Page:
vast majority is managing the stress of recent events very well. However, during
the holidays, the elderly and their families should be sensitive to possible
responses to threats of terrorism.
Over the holidays, how might older individuals
respond to the threat of terrorism?
In addition to feeling depressed, seniors may find themselves irritable and
uninterested in previously cherished rituals or loved ones. Those traumatized
by earlier life experiences may become preoccupied with unwelcome images from
the past. Older émigrés who fled political terror or religious
persecution in their homelands may be particularly vulnerable. Near phobic
dread of travel or unwarranted worries over traveling family members can lead
to isolation. These are all symptoms of anxiety and depressive disorders as
well as acute and post-traumatic stress disorders.
Why might these responses be delayed?
During the holidays, we let our emotional guard down. Our psychological defenses
are loosened in anticipation of the warm, secure feelings associated with the
holidays. Seniors who have busied themselves and kept the terror out of mind
may find that the change of pace leaves them vulnerable. The delayed response
may also be triggered by seeing family members in distress. Reactions to stress
are emotionally infectious.
What are signs that an older person may
need help from a mental health professional?
- Suicidal thoughts are not the norm even in very
old persons and their presence indicates the need
for professional help.
- An escalation in the use of alcohol, pain relievers
(analgesics) or sleeping pills may indicate depression.
- Seniors who seem confused, cannot concentrate or
seem lost in the midst of family events may benefit
from a professional assessment.
- Shedding a tear of two during the holidays is a
sign of sentiment. But when crying becomes disruptive
or disabling it may be a sign of depression.
- Seniors who suddenly isolate themselves are clearly
What can friends, family members and caregivers
do to help?
The simple answer is to openly communicate one’s concerns. Offer to call
the individual’s doctor and accompany the senior to an appointment. A
conversation with the senior’s clergy can also facilitate referral to
a mental health professional. Do not ask the older person to follow through
without giving your support.
NURSING HOME RESIDENTS
Many families rely on nursing homes to provide the consistent care their older
relative needs. Holiday depression can arise--for many of the reasons previously
mentioned--when individuals are in nursing homes or other long-term care situations.
The holidays may be especially hard on these individuals because of the loss
of their own mobility.
What kind of care can a patient receive
for depression in a nursing home?
If your older family member is in a nursing home and you suspect he or she
is depressed, you may want to talk with the nursing home administrator or director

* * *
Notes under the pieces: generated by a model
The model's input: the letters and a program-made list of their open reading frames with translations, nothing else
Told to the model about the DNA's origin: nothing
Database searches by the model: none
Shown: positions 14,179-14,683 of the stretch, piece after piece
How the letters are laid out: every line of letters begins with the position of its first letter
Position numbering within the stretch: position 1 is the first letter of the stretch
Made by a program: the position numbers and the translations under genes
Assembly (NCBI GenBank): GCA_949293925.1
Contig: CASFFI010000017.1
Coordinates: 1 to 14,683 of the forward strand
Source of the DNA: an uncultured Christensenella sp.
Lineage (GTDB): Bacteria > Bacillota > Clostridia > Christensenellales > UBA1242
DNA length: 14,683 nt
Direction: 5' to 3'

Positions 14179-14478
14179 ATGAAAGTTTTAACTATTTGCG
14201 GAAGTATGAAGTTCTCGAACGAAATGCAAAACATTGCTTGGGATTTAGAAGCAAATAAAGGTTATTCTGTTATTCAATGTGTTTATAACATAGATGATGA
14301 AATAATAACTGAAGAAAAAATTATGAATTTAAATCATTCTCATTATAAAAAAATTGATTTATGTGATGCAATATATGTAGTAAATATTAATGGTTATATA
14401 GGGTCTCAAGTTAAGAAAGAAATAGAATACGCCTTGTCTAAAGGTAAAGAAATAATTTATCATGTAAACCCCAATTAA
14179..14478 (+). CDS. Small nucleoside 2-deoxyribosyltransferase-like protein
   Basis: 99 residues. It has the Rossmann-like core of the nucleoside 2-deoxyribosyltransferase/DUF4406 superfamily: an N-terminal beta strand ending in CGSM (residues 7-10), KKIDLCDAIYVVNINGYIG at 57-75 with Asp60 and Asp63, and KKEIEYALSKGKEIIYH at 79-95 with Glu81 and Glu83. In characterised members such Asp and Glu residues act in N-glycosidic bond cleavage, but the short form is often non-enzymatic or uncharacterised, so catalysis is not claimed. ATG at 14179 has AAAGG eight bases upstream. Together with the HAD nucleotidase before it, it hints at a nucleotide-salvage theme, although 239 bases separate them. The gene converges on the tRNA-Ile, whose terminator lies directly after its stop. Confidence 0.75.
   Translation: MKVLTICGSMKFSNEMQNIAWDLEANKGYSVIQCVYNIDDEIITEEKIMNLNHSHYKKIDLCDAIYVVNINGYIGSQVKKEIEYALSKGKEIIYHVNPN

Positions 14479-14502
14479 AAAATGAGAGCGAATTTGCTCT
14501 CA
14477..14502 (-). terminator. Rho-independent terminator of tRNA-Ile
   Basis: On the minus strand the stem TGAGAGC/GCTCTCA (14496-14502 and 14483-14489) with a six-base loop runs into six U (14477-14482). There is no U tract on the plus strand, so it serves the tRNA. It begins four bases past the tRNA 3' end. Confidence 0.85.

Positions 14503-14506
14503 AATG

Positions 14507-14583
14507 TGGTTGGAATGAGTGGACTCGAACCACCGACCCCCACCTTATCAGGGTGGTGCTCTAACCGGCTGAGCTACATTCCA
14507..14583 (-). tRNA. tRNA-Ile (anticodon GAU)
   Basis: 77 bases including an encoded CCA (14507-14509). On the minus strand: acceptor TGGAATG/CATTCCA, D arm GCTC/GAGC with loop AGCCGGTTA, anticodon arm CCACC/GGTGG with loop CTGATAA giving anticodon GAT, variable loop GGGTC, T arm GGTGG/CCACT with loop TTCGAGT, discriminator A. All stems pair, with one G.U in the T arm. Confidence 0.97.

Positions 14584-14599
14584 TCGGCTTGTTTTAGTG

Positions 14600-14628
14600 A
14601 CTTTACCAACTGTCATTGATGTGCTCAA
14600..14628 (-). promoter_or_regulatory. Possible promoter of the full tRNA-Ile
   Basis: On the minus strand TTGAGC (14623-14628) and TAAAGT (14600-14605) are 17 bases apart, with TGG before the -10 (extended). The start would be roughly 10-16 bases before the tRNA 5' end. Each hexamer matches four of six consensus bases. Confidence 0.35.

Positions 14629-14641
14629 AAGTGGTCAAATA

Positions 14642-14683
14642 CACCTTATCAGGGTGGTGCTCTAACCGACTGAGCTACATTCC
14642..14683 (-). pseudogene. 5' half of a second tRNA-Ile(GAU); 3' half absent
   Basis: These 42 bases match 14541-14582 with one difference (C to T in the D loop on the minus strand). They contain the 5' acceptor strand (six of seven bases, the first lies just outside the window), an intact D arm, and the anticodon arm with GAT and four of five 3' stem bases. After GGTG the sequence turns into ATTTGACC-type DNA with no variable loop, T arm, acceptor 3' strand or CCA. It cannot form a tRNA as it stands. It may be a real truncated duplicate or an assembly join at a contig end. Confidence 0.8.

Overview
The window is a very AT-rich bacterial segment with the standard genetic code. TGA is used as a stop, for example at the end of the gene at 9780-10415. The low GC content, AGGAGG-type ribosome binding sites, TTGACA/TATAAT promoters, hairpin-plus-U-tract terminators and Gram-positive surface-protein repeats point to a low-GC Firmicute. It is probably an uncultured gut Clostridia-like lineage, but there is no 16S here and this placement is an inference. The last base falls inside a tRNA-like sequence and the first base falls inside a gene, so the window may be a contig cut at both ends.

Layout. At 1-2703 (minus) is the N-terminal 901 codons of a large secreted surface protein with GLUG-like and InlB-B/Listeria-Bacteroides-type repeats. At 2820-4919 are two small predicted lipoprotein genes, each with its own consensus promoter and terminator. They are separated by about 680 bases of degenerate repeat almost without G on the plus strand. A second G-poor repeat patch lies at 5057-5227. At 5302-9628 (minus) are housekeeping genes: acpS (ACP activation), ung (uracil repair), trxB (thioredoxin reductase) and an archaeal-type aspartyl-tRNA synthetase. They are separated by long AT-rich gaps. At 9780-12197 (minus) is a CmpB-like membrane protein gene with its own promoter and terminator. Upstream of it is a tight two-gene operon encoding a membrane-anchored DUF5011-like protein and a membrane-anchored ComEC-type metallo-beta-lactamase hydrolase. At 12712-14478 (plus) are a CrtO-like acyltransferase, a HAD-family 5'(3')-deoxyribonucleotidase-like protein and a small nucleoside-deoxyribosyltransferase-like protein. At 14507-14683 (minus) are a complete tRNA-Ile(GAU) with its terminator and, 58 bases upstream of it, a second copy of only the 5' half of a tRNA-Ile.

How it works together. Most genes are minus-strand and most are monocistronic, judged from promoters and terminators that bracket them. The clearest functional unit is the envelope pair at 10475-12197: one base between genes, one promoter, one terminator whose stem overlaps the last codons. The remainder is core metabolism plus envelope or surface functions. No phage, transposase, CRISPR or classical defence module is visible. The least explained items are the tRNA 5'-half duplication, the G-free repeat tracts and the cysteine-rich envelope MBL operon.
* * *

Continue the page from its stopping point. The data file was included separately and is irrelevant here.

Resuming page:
of nursing about the symptoms you notice. You may want to request a consultation
with a physician or psychiatrist. If the individual is in frail health, you
need to be especially certain that the doctor is trained in caring for the
mental health of the frail elderly whose ability to tolerate treatments may
be different from other elderly patients.
Remember that all patients should have access to the care they need--physical
and mental--regardless of the setting. If the individual is in a nursing home
and you suspect he or she is suffering from depression, insist that the nursing
home help provide appropriate treatment.
What questions should I ask about mental health care in the nursing home?
- Ask whether the facility provides physical and
social activities for the residents. Like all of
us, elderly family members need to get exercise if
they can and need to have positive interaction with
friends and peers.
- Ask about the qualifications of staff professionals
monitoring care, especially regarding the careful
dispensing of all medications.
- Ask specifically about mental health care, including
access to group therapy.
- Ask about the availability of psychiatric care
through a staff or affiliated psychiatrist.
How can I find a qualified geriatric psychiatrist?
The American Association for Geriatric Psychiatry has a network of members--experts
in the treatment of late-life mental illness--across the country who are
nursing homes or related facilities. If you would like a referral to one
of these doctors, contact AAGP's Foundation at 301-654-7850, e-mail info@GMHFonline.org or
request a referral through www.GMHFonline.org. The Foundation will provide the
names of board-certified geriatric psychiatrists practicing in your area.
How can I learn more about
mental health issues related to the elderly?
The Geriatric Mental Health Foundation offers consumer brochures on The
Role of the Geriatric Psychiatrist, Depression in Late-Life, and Alzheimer's
copies, free of
charge) as well
as other material visit www.GMHFonline.org.